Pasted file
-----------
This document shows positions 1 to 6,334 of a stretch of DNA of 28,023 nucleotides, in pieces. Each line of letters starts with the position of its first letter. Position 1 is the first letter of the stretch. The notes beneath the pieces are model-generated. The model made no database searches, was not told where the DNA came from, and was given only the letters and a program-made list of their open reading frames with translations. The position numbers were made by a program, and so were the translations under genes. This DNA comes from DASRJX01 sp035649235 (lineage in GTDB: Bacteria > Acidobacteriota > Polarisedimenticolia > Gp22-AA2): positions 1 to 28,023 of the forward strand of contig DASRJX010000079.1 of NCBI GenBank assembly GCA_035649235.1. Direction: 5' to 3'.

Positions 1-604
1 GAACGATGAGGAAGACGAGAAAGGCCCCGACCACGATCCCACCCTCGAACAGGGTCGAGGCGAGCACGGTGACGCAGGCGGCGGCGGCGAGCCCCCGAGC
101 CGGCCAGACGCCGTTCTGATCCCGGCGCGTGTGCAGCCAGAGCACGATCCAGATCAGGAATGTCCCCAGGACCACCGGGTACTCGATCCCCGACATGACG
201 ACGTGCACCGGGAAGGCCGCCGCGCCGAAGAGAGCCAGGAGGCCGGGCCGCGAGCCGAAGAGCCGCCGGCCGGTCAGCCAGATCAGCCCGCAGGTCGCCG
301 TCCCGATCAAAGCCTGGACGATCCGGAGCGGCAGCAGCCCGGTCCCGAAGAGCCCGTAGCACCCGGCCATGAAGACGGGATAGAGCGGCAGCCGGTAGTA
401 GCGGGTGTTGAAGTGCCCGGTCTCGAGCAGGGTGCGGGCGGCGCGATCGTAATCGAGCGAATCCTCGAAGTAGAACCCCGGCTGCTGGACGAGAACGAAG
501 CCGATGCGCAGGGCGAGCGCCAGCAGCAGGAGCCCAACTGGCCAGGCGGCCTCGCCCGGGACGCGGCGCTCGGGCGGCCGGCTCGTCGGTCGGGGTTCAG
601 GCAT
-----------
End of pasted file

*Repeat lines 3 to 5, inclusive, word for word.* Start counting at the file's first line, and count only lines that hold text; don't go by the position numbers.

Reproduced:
1 GAACGATGAGGAAGACGAGAAAGGCCCCGACCACGATCCCACCCTCGAACAGGGTCGAGGCGAGCACGGTGACGCAGGCGGCGGCGGCGAGCCCCCGAGC
101 CGGCCAGACGCCGTTCTGATCCCGGCGCGTGTGCAGCCAGAGCACGATCCAGATCAGGAATGTCCCCAGGACCACCGGGTACTCGATCCCCGACATGACG
201 ACGTGCACCGGGAAGGCCGCCGCGCCGAAGAGAGCCAGGAGGCCGGGCCGCGAGCCGAAGAGCCGCCGGCCGGTCAGCCAGATCAGCCCGCAGGTCGCCG